The memoir of a groucho Marxist
A Very British Fairy Tale
On September 16, 1951, Darryl Michael Vincent, a fairy boy-child, fell out of a badger hole in Midford Woods. He grew up in a prefabricated house with his mother, Doreen, his father, Stanley, and a red butterfly called Karl Marx. He was born six years after World War II ended and the City of Bath in the West Country of England was still pockmarked with bombsites, the people bruised by the death of loved ones. Amidst the rubble, ration books, and despair, the fairy boy-child attempted to fit in. It soon became clear that Darryl Michael Vincent was not a regular boy-child. There was something different about him. Very, very, different. He was a Groucho Marxist.
As a Groucho Marxist, formal education was wasted on him. And so, Darryl Michael Vincent was educated in Midford Woods by fairies, the souls of homosexuals long gone from this mortal Earth. He opened books, dived into well-thumbed pages, and swam in a soup of words. In this woodland school, helped by psilocybin mushrooms and opium, he was taught by Oscar Wilde, Virginia Woolf, Rupert Brooke, and other occupants of Midford Woods.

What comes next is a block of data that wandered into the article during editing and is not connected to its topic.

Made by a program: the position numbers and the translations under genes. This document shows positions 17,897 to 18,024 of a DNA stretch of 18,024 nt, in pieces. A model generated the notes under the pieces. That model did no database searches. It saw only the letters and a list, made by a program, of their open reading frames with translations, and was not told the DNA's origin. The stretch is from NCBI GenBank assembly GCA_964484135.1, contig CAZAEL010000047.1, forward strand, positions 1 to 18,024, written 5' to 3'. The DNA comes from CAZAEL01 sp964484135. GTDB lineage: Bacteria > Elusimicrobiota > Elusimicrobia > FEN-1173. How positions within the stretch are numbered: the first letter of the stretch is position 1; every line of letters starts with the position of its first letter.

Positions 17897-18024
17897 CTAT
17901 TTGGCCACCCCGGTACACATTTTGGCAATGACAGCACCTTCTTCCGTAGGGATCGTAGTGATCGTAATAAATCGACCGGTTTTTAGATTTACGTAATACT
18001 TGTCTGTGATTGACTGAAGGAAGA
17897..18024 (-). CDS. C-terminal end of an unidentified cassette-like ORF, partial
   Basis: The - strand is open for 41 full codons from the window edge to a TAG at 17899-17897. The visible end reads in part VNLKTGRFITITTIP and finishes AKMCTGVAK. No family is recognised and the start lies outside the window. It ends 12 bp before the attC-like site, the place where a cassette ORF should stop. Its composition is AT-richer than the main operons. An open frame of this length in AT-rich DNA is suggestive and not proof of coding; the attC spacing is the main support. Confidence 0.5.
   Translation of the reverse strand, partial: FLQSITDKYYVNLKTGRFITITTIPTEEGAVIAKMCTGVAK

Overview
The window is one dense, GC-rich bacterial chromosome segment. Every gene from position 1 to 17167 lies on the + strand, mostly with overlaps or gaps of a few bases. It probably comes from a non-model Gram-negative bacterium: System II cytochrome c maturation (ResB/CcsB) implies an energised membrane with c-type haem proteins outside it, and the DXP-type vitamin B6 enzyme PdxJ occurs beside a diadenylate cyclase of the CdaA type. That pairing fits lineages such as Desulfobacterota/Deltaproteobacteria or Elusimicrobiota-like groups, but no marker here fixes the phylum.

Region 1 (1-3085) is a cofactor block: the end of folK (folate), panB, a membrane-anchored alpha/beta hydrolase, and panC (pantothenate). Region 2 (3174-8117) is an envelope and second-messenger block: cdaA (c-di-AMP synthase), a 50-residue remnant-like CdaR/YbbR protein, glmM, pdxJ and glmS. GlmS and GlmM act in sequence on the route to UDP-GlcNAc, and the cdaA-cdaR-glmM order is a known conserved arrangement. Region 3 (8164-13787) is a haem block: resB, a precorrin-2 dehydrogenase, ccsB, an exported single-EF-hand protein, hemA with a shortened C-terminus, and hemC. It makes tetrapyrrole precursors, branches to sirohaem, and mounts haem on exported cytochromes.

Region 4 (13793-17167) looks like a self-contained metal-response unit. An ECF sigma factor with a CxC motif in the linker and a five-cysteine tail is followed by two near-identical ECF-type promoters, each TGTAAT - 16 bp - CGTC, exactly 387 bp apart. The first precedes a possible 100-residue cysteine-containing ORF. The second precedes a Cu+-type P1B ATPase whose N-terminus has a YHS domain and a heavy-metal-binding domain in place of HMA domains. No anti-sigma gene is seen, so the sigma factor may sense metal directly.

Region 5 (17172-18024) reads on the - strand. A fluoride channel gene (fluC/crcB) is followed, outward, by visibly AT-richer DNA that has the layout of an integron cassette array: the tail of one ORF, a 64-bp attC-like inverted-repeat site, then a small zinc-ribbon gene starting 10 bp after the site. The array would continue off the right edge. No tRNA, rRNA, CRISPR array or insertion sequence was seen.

Most important of all, Darryl Michael Vincent dipped the ruling class into bowls of custard and left them on the train track for the porcupine waitresses to laugh at.
St Sukie Reads from The Memoir of a Groucho Marxist - A Very British Fairy Tale
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